Press Release

CISA and UK NCSC Hold Inaugural Meeting of Strategic Dialogue on Cybersecurity of Civil Society Under Threat of Transnational Repression


WASHINGTON - This week, the Cybersecurity and Infrastructure Security Agency (CISA) and the United Kingdom’s National Cyber Security Centre (UK-NCSC) held the Strategic Dialogue on Cybersecurity of Civil Society Under Threat of Transnational Repression. The Strategic Dialogue was formally announced during the second Summit for Democracy in March of this year. During the Strategic Dialogue, eight countries convened to discuss ways to advance the cybersecurity of civil society and to align priorities for future work to support the cyber resilience of high-risk communities (HRCs). In addition to the U.S. and U.K., participating countries included Australia, Canada, Estonia, Japan, New Zealand, and Norway. Prior to the inaugural dialogue, all countries in the partnership participated in staff level meetings to share insights that were incorporated into today’s discussion.  

The rise of digital authoritarianism threatens the democratic values that lie at the heart of our way of life. It presents a grave threat to the security of our nations. Our common adversaries have created a heightened threat environment that requires more of us to work together than ever before. Democracies must respond together to advance efforts to thwart adversaries’ attempts to target civil society and other high-risk communities with malicious cyber activity.   

During the meeting participants affirmed their commitment to take action to support the cybersecurity of civil society and recognized that each participating country can do more to partner with civil society to advance the cybersecurity of this high-risk community. Participants highlighted existing initiatives focused on this work, discussed each country’s understanding of the communities at heightened risk of advanced persistent threat (APT) targeting, and identified opportunities for further collaboration and alignment of efforts across HRC protection work.     

Current Work to Further Civil Society Cybersecurity. Participants shared information about current initiatives each country is engaged in to build trust between government and civil society and to further the cybersecurity of HRCs. Throughout the dialogue countries raised the diverse array of communities and organizations which fall under the broad term of civil society and the importance of developing materials that are accessible by individuals and organizations of all sizes, budgets, and levels of technical experience.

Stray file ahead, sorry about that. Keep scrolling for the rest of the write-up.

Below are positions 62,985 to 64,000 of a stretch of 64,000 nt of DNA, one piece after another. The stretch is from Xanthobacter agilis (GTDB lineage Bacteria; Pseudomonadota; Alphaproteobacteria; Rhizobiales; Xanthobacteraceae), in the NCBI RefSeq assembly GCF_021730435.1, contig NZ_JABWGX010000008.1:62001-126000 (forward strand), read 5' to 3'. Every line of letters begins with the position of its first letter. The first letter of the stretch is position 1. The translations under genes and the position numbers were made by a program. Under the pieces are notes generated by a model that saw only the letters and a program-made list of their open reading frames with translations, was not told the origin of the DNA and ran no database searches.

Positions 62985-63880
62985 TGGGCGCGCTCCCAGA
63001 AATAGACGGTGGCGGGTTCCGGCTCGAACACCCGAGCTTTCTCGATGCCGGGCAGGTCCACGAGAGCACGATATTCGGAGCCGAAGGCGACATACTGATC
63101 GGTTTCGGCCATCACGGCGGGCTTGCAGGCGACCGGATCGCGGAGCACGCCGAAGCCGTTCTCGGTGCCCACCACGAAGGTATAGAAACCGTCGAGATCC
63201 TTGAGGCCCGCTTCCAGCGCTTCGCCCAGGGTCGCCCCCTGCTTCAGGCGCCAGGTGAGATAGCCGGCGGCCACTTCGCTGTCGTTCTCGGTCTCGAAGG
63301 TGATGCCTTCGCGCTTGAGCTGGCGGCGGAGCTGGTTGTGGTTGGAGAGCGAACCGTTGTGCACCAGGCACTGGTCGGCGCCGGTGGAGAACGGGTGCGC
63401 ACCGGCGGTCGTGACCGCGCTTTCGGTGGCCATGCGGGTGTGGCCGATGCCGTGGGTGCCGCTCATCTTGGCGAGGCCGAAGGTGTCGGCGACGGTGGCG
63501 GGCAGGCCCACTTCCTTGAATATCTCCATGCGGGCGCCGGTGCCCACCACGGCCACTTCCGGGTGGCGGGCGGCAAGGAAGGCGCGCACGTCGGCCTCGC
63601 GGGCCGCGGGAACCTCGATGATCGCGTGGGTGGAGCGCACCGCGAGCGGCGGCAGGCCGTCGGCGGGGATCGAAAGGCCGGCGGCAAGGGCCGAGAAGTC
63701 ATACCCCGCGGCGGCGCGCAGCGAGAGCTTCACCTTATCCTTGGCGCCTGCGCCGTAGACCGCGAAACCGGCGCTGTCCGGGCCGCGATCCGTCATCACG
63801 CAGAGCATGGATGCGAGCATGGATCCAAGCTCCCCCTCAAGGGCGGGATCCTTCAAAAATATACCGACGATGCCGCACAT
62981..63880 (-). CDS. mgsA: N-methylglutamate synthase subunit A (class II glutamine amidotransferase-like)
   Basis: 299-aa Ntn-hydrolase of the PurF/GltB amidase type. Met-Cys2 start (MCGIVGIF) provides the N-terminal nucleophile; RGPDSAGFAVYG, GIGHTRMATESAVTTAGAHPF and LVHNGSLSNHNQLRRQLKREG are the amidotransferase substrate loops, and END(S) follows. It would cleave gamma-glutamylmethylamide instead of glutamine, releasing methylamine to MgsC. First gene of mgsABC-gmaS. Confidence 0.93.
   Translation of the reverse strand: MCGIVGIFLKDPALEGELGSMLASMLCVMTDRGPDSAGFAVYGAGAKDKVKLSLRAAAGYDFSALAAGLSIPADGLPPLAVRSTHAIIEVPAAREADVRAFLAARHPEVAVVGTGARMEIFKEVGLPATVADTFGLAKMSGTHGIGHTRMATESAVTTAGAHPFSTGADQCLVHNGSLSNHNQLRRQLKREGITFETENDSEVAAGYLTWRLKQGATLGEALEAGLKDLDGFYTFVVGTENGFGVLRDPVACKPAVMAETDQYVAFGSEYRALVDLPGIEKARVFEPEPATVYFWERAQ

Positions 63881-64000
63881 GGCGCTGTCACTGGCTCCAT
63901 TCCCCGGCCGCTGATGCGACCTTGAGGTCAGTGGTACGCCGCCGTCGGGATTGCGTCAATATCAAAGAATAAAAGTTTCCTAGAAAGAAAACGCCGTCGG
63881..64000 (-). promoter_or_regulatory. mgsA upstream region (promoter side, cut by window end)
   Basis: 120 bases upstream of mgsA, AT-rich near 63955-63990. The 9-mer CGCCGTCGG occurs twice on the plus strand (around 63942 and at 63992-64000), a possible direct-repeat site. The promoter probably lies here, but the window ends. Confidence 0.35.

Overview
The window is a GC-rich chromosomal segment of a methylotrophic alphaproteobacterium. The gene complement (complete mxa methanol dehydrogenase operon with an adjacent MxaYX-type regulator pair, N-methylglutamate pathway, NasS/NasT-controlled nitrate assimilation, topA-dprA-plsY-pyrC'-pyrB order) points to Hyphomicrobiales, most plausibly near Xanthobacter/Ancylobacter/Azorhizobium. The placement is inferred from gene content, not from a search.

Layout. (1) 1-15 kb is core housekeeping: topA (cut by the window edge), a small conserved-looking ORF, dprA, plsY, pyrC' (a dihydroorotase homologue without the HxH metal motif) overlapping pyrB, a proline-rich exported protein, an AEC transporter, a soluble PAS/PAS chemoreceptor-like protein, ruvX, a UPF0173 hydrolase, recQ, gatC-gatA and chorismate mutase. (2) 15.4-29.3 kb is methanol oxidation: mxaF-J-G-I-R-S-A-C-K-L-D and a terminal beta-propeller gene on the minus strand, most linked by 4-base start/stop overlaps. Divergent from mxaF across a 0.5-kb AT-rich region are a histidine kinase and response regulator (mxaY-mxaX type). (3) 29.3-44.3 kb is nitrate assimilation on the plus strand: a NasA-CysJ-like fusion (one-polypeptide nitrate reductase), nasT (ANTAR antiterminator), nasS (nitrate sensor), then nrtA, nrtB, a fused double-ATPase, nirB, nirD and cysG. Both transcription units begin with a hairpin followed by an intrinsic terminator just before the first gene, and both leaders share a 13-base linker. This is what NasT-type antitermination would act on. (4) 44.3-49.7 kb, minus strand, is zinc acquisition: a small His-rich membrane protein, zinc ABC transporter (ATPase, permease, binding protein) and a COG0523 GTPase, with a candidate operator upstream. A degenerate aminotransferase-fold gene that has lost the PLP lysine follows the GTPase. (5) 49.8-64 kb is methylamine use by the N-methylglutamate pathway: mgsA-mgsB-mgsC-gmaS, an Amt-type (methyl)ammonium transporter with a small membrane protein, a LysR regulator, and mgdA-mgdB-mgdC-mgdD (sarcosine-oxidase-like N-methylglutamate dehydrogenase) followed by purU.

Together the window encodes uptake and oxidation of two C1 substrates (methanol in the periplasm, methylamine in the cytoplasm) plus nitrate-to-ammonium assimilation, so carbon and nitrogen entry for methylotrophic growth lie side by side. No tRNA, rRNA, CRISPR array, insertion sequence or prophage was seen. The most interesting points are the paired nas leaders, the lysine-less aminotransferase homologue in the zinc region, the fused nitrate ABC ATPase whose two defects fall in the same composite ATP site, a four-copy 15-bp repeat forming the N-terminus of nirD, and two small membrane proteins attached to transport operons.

CISA highlighted its High-Risk Community Protection (HRCP) initiative. Established in 2023, CISA’s HRCP initiative serves as the enduring home for the agency’s work to identify and partner with high-risk communities to understand the threats they face, identify the resources which can bolster their defense, and close gaps in support. Throughout 2023 the Joint Cyber Defense Collaborative (JCDC) has partnered with civil society organizations, tech companies, and interagency partners to assess existing APT threats to civil society and to commit to produce 10 deliverables that support civil society cyber defense.   

“Malicious cyber actors routinely target not only a wide range of U.S. and allied governments, businesses, and critical infrastructure, but also civil society organizations who are often the most vulnerable and least well-resourced to protect themselves,” said CISA Director Jen Easterly. “Such attacks threaten to undermine the democratic values we collectively cherish. I couldn’t be prouder to partner with the United Kingdom and other like-minded nations to identify and implement measurable actions to help defend civil society organizations around the globe.”  

The UK’s NCSC takes a whole of society approach to cyber defense and views civil society as one of three sectors of focus for their work. Through the NCSC’s Defending Democracy work, the NCSC is seeking to partner with high-risk public and elected officials to advance understanding of the sophisticated threats targeting individuals across personal and enterprise devices.